(2) the basis upon which the division will be made, including the economic benefit to be received by the other lawyer as a result of the division; and
(3) the responsibility to be assumed by the other lawyer for the performance of the legal services in question." Rule 1.5(g):
"A division of fees shall be made in proportion to the services performed and responsibility assumed by each lawyer, except where the primary service performed by one lawyer is the referral of the client to another lawyer and
(1) the receiving lawyer discloses that the referring lawyer has received or will receive economic benefit from the referral and the extent and basis of such economic benefit, and
(2) the referring lawyer agrees to assume the same legal responsibility for the performance of the services in question as would a partner of the receiving lawyer." Rule 5.4(a):
"A lawyer or law firm shall not share legal fees with a non-lawyer, except that *** [no applicable exception]" Rule 7.2 (b):
"A lawyer shall not give anything of value to a person for recommending or having recommended the lawyer's services, except that a lawyer *** may pay the usual charges of a not-for-profit lawyer referral service or other legal service organization."
Rule 1.5 centers on the interests of the client, reflecting "the long-standing public policy of this state." Albert Brooks Friedman, Ltd. v. Malevitis, 304 Ill. App. 3d 979, 985, 710 N.E.2d 843 (1999). That is, "The Rule's historical antecedents demonstrate that the client's rights rather than the lawyer's remedies have always been this state's greatest concern." Albert Brooks Friedman, Ltd., 304 Ill. App. 3d at 985.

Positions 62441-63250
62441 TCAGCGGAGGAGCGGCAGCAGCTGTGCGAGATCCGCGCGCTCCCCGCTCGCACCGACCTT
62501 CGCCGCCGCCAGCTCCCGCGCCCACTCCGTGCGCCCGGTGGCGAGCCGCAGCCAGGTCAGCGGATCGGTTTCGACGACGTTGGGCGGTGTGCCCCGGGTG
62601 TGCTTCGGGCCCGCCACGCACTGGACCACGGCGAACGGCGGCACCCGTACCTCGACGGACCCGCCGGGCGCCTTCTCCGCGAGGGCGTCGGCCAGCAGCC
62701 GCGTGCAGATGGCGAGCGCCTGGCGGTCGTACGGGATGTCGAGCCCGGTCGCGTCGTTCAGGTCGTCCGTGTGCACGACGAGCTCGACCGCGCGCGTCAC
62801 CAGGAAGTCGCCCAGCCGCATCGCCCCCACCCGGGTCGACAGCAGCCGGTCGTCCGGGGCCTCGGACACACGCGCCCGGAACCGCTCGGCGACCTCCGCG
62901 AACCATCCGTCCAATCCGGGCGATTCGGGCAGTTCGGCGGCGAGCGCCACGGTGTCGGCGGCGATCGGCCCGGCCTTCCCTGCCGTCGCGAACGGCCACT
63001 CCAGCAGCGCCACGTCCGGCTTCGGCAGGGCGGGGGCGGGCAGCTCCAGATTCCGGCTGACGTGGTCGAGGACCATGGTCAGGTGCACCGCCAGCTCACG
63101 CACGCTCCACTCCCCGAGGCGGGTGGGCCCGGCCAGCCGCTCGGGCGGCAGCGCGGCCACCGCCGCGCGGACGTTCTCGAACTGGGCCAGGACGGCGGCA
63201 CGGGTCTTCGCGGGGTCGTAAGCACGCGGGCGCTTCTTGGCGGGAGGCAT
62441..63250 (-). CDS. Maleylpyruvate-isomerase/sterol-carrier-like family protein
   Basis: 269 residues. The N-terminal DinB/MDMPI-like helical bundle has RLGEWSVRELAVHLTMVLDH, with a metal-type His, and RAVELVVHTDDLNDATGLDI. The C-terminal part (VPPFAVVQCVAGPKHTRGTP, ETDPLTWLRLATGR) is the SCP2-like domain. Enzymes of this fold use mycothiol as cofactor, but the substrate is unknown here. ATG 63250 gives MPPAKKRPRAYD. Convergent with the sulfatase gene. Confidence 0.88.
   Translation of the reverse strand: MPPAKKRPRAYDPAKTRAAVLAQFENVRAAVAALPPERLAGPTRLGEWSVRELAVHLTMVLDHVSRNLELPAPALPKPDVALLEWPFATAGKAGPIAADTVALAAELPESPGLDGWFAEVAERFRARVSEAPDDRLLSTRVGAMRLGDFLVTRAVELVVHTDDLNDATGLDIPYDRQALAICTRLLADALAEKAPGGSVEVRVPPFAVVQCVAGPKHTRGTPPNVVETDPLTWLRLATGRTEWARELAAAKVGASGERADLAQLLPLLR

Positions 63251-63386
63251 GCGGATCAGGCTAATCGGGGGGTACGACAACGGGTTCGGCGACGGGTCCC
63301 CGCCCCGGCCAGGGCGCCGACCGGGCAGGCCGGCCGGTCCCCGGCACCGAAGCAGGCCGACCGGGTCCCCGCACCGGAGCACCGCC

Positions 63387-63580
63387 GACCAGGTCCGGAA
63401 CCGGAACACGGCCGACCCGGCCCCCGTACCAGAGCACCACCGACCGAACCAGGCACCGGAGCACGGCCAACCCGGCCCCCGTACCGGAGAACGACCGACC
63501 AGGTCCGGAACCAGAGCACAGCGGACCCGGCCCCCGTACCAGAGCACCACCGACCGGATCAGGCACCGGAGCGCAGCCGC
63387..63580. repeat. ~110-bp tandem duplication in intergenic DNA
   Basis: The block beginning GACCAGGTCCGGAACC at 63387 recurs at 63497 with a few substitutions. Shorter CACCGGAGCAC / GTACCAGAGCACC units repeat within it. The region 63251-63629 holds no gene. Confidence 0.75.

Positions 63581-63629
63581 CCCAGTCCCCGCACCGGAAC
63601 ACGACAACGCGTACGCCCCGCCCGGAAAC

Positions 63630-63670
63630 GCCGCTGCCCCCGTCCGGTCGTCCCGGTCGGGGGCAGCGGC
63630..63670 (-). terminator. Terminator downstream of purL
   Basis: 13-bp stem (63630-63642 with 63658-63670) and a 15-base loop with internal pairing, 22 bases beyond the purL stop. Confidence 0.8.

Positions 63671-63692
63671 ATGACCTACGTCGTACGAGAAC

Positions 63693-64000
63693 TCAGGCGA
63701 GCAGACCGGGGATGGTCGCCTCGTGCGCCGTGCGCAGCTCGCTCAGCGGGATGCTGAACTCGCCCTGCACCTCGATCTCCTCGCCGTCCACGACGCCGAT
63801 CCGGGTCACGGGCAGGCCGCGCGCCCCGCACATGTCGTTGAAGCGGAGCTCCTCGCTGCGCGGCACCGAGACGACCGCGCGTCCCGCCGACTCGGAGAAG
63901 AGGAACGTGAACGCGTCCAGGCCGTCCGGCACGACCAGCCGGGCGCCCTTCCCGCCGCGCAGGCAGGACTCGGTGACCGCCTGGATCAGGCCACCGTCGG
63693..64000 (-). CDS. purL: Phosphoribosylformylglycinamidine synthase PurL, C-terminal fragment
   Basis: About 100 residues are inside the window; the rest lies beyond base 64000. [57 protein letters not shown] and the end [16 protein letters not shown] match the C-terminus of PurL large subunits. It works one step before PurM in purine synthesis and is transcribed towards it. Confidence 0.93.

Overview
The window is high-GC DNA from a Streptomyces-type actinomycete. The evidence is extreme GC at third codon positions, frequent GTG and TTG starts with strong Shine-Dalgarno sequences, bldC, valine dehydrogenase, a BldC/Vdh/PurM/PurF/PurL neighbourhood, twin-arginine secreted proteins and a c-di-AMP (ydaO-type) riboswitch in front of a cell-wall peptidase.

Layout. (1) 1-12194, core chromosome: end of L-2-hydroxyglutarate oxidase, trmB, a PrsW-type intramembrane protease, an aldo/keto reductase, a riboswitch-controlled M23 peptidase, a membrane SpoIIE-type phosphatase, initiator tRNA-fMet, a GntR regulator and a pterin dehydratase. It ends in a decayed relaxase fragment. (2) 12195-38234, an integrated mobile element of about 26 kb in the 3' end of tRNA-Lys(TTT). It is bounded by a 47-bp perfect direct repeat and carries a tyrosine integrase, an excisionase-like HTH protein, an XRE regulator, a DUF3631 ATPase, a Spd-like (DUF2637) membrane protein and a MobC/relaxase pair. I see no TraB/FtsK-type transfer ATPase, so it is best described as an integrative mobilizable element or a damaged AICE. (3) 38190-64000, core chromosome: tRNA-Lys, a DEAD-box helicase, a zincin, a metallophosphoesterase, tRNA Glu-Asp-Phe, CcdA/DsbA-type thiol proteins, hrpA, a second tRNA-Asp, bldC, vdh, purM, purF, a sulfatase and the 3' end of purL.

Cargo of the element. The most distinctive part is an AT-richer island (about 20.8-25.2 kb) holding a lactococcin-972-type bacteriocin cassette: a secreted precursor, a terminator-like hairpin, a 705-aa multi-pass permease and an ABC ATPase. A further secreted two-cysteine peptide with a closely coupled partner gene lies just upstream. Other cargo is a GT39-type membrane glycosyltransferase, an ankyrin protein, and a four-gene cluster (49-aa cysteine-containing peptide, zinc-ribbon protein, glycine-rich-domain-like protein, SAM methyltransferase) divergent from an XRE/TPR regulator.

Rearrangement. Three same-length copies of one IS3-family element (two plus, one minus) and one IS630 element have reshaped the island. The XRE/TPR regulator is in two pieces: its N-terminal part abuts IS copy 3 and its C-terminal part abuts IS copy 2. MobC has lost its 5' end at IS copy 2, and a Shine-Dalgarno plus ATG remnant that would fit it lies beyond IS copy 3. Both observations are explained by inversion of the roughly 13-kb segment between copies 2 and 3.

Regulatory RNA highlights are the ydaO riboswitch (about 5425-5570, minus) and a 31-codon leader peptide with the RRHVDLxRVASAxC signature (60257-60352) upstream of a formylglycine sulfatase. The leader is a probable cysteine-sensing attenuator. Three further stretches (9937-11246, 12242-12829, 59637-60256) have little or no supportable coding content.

Requiring written client consent to the referral arrangement after full disclosure is designed to protect the client. Albert Brooks Friedman, Ltd., 304 Ill. App. 3d at 985-86. So is the requirement that the referring lawyer assume legal responsibility for the performance of services. Elane v. St. Bernard Hospital, 284 Ill. App. 3d 865, 672 N.E.2d 820 (1996).
Contracts between lawyers that violate Rule 1.5 are against public policy and cannot be enforced. Holstein v. Grossman, 246 Ill. App. 3d 719, 616 N.E.2d 1224 (1993)(intra-attorney fee-sharing agreement based primarily on client referral unenforceable as a matter of public policy where client did not agree to arrangement in writing). Here, where attorney conduct is at issue, we look to the Supreme Court Rules for expressions of public policy. Marvin N. Benn & Associates, Ltd. v. Nelsen Steel & Wire, Inc., 107 Ill. App. 3d 442, 447, 437 N.E.2d 900 (1982).
The ethical concerns reflected in Rule 1.5 and its predecessor, Disciplinary Rule 2-107 (Illinois Code of Professional Responsibility, effective July 1, 1980), are real, not trivial. The rule ensures the "client's right to representation of her choosing ***." Albert Brooks Friedman, 304 Ill. App. 3d at 984. Even where a ...